Less Than Jake
Music is an industry that thrives on change, which is probably why Less Than Jake is so successful. Despite starting out with a particular label of genre, the sound and the group itself slowly changed and morphed through the years into something that’s completely different in every way from Point A. Every way, that is, except in their attitude.
Less Than Jake’s Slow Evolution
Chris Demakes, Vinnie Fiorello and Shaun Grief – all Gainesville, Florida natives – go back a long way. The three had formed a band, Good Grief, in their high school years with Demakes on vocals and guitars, Grief on bass and Fiorello on drums. The band took a back seat, however, as Demakes had to move in order to attend university.
Less Than Jake’s Many Faces
Fiorello himself later joined Demakes at university and the two began working on a new act. The two wanted a new name – eventually settling for the group’s current one – prior to finishing the lineup. Bassist and fellow University of Florida student Roger Manganelli was the first addition. Horn player Jessica Mills and trombonist Buddy Schaub also came on after Fiorello and Demakes decided to add horns to the sound.
Between 1993 and 1995, the group went through the motions of every aspiring band. An EP, Better Class of Losers, was released. Later on, they were picked up by independent Dill Records. A saxophonist, Derron Nufher, was added in 1995 to fill in for Schaub on a tour, and Nufher eventually became a permanent member. Full-length Pezcore came out in 1995, earning the band some attention from major record labels.
Capitol Records signed the group soon after the release of their debut LP, helping them release 1996’s Losing Streak. Despite Mills’ departure and replacement by Slapstick alum Pete Anna, the band did well, even going on the 1997 Warped Tour.
Less Than Jake Becomes So Much More
A string of successful tours in 1997 and 1998 put Less Than Jake on the public radar, just in time for the release of their classic album Hello Rockview in 1998. All was not well with Capitol, however, leading to their buying out their contract to release 2000’s Borders & Boundaries under Fat Wreck Chords. Nuhfer left the band shortly after the release, and was replaced by Pete Wasilewski from ska band Spring Heeled Jack U.S.A.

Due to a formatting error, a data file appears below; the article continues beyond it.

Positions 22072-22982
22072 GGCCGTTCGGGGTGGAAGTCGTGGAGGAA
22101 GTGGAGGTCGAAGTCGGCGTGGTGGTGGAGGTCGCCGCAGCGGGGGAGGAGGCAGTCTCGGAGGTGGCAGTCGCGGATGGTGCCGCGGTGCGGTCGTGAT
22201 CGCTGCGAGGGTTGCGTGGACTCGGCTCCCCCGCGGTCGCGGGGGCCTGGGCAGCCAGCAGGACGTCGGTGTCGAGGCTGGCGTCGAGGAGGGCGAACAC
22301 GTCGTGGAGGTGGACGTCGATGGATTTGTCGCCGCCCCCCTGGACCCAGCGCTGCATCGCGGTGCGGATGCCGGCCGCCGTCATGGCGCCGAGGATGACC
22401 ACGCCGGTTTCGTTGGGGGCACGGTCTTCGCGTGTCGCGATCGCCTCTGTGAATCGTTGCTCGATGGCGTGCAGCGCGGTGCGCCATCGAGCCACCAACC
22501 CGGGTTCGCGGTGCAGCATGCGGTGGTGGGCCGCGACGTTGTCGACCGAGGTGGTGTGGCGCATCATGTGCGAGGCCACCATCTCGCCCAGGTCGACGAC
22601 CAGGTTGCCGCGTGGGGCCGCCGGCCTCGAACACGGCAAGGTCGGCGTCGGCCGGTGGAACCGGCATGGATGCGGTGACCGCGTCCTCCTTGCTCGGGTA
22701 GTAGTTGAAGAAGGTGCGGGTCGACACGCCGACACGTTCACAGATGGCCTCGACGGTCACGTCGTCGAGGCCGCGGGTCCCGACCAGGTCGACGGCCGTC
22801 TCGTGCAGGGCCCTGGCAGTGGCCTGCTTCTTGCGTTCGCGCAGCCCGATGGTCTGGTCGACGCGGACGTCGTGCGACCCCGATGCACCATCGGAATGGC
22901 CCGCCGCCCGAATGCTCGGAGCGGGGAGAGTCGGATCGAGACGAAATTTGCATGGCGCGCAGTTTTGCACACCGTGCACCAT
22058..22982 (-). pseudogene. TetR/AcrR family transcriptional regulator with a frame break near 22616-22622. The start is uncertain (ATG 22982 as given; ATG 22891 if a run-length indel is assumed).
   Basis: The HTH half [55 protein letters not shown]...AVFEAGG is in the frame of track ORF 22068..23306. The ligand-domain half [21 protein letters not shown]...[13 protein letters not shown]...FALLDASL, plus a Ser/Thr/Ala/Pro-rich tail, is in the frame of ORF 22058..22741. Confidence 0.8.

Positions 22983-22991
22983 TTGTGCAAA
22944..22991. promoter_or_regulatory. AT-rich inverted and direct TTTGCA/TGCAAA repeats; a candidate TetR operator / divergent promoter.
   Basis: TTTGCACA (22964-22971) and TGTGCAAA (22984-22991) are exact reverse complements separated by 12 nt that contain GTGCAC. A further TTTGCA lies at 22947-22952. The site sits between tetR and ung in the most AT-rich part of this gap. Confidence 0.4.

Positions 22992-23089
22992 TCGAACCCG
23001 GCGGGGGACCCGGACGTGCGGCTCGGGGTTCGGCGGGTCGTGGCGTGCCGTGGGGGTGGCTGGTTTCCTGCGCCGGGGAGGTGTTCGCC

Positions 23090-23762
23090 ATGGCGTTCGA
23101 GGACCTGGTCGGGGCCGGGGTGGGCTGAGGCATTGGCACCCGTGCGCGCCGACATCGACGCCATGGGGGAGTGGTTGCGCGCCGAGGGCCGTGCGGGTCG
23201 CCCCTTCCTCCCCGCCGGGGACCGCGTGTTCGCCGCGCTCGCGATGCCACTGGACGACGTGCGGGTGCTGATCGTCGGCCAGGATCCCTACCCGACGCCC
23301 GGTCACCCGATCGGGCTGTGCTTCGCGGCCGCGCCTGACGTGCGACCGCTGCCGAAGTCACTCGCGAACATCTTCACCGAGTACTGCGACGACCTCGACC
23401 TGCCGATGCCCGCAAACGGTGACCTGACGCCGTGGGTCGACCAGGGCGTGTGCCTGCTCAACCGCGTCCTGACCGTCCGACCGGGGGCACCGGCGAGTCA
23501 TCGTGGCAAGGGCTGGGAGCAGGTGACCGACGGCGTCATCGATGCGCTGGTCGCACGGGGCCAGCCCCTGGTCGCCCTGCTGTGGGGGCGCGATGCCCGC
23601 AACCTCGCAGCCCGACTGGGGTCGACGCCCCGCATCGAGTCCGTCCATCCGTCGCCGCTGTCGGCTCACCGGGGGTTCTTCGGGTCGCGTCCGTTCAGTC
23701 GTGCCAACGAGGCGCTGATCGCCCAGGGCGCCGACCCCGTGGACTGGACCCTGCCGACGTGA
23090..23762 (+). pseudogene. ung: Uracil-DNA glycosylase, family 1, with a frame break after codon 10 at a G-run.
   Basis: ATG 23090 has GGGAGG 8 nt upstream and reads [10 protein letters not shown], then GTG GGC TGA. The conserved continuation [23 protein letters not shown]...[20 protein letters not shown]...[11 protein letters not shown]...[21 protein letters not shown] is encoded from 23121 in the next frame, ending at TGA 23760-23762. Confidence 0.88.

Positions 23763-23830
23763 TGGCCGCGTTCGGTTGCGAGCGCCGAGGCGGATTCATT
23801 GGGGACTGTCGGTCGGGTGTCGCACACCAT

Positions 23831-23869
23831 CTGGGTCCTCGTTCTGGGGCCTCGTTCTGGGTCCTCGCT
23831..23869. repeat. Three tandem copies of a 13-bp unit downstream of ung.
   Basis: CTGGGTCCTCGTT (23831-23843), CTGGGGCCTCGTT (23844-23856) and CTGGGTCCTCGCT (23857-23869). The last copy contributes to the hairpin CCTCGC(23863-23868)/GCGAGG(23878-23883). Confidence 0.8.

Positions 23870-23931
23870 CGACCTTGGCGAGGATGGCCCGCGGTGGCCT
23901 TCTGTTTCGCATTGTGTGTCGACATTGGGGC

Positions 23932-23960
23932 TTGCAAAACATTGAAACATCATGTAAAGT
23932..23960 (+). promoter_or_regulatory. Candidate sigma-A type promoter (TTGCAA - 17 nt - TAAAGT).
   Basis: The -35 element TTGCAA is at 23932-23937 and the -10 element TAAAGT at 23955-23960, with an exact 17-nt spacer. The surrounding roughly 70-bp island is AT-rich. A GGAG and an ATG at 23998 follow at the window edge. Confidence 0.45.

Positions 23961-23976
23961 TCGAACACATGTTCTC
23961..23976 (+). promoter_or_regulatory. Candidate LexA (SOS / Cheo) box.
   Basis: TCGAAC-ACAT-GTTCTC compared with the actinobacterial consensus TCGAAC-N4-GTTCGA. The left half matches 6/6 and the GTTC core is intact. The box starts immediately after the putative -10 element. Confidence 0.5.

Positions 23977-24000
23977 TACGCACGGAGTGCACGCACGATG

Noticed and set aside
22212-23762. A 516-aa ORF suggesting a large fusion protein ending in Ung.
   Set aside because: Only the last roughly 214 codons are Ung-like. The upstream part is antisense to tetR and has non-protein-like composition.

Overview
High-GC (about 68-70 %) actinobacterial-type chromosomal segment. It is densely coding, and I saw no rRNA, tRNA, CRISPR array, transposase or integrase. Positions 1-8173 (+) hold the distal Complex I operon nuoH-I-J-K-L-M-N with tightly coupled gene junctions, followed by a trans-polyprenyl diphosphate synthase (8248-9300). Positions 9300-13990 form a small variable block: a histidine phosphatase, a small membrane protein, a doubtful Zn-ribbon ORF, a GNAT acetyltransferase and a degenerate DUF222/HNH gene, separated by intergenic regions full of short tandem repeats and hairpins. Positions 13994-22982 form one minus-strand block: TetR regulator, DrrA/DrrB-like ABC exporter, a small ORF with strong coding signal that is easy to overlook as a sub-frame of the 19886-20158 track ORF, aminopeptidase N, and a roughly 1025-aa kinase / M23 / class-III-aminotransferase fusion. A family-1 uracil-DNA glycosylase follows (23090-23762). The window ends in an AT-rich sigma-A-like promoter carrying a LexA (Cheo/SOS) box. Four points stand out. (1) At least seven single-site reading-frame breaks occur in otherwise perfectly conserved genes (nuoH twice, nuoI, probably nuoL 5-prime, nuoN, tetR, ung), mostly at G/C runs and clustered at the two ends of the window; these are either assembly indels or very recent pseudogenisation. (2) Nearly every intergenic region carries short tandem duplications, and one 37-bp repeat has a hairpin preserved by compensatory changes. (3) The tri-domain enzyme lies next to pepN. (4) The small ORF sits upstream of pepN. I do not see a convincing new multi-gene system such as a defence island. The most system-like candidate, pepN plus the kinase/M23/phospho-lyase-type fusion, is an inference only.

Following a 2002 tour of Europe, the group did a series of re-releases starting with the compilation album Goodbye Blue and White. Their first four LP’s were also re-pressed and sold in a limited release cereal box. The group went on to release Anthem the next year, and it turned out to be one of their most commercially successful releases.
After extensive touring in 2004, the band went back to the recording studio for a new album then returned to the scene for a full American and European tour. EP Absolution for Idiots and Addicts and full-length In with the Out Crowd were released that year. It was their last release with Sire Records and Warner Bros., which they left in 2007.
With the group’s newfound independence, it released GNV FLA in June 2008. Although the members have not aired any intention to tour or record new material, the group has collectively bought the rights to all their previous releases. Fans can expect a re-release of most of their old material through the group’s own label, Sleep It Off.
Did you know that...
- ...their latest album is dedicated to the band’s hometown? The title for GNV FLA was derived from the airport code for Gainesville, Florida.
- ...the band’s name came from Fiorello’s dog? Jake was the Fiorello family bulldog while he was growing up, and he got the best treatment in the house. Everything else, therefore, was ‘less’ than Jake.